Remember when people darned socks?
Published 11:54 am Saturday, September 5, 2009
How long has it been since you heard anyone mention “darning a sock”?
What ever happened to that concept?
I’ve actually seen my mother darn a sock. I was pretty young, but as I recall, she put a lightbulb inside the sock and then, with a needle and thread, wove a patch where my father had worn a hole in the heel of that sock.
Somehow that process became the topic of conversation at one point over dinner one night this week. The participants in the conversation included Dell and Charlie Aycock, Jen and Marvin Hodge and Sherry and me.
It probably says something about our longevity that everyone in the group knew about darning socks.
I woke up the next morning thinking about that conversation. It occurred to me that there are many other things that, like darning socks, are no longer a part of our lives.
Once upon a time, for instance, if you wanted to know the temperature you either looked at the thermometer attached to the wall just outside the window over the kitchen sink or you dialed a phone number and listened to a mechanical voice recite it for you. Everybody in town knew the “time and temperature” number, which was usually sponsored by one of the banks in town.
Actually, I can remember when the telephone thing was not an option. You either looked at the kitchen window thermometer or you just walked outside and said, “It sure is hot,” or “It sure is cold,” or “It’s really nice today.”
Today we either tune to the Weather Channel or we have a program on our computer that will tell us.
Come to think of it, it hasn’t been all that long ago that many of us didn’t even have to step outside to decide how hot or cold it was. Our houses were not air conditioned, so we just knew.
Remember water coolers? They were big, boxy fans that drew air across wet pads to make it feel cooler. (Some people called them “swamp coolers.”)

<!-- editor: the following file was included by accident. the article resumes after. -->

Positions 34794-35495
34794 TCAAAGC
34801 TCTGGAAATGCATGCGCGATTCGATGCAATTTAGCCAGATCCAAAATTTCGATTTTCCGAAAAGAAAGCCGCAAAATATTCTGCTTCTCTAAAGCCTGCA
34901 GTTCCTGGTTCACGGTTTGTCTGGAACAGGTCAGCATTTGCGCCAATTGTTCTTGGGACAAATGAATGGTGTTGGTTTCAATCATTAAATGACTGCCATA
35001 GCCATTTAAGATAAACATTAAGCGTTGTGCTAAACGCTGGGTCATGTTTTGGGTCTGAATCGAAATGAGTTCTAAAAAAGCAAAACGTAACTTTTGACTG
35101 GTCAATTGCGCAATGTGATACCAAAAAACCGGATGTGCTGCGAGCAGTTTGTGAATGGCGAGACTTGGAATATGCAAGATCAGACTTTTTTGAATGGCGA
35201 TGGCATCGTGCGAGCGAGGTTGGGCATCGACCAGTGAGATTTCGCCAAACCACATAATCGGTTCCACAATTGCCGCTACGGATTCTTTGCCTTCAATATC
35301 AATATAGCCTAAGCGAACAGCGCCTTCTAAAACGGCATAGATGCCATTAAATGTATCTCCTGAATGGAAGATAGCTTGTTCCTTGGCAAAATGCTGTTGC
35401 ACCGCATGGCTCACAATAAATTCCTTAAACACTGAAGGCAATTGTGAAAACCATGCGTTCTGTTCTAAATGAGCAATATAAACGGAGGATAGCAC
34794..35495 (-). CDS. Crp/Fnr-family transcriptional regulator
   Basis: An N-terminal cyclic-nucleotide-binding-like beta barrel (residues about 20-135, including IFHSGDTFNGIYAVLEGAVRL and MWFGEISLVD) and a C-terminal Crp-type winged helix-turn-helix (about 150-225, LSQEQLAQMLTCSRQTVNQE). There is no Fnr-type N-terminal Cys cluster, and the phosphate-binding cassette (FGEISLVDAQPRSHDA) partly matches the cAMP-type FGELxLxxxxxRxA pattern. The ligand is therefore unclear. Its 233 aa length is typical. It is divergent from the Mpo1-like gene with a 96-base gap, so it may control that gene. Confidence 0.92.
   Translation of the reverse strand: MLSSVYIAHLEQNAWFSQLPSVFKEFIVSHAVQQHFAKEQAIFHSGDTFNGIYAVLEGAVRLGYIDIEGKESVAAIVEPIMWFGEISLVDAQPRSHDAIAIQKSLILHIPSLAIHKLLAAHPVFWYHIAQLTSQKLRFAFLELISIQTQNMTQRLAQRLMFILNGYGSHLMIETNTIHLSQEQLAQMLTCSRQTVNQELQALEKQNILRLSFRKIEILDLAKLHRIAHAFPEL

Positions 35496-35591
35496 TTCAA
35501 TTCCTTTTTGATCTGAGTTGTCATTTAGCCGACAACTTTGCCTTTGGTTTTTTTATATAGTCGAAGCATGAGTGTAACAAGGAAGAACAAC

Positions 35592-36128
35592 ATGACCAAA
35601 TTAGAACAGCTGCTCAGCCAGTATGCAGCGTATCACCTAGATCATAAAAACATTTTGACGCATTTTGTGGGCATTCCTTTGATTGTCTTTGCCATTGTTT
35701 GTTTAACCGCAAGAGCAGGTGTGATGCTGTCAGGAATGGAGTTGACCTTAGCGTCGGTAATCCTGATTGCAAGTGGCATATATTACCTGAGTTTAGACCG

How about attic fans? These were big fans built into the ceiling of a hallway. They drew air into a house through all of the open windows. On summer nights you scooted the bed over to the window so the breeze would blow across you.
And attic fans had additional benefits. The monotonous “whoomp-whoomp-whoomp” of the big fan blades in the hall would quickly lull anyone to sleep. And those of you who do remember attic fans might also remember how much fun it was to talk into them and listen to your voice change.
A disadvantage of an attic fan was that you would wake up about 3 in the morning shivering because it had gotten damp outside and the sheets had gotten damp and the artificial breeze was still blowing.
Recycling was not such a big deal back then. Instead of recycling stuff, you just kept on using it. You darned your socks and when you wore holes in your shoes, you just had new soles put on them. The only way you ever got new ones was by outgrowing the old ones. And even then, the old ones went to your younger brother, or, if you didn’t have a younger brother, to the church to be given to “the less fortunate.” (Maybe we were recycling in a way.)
That dinnertime conversation went someplace else, but in retrospect, it would have been fun, I think, for us to have talked about whether or not all the “improvements” we’ve all seen in the time since socks were darned have really improved our lot that much.
What do you think?
David Sullens is president of Roanoke-Chowan Publications LLC and publisher of the Roanoke-Chowan News Herald and the Gates County Index. He can be reached at email@example.com.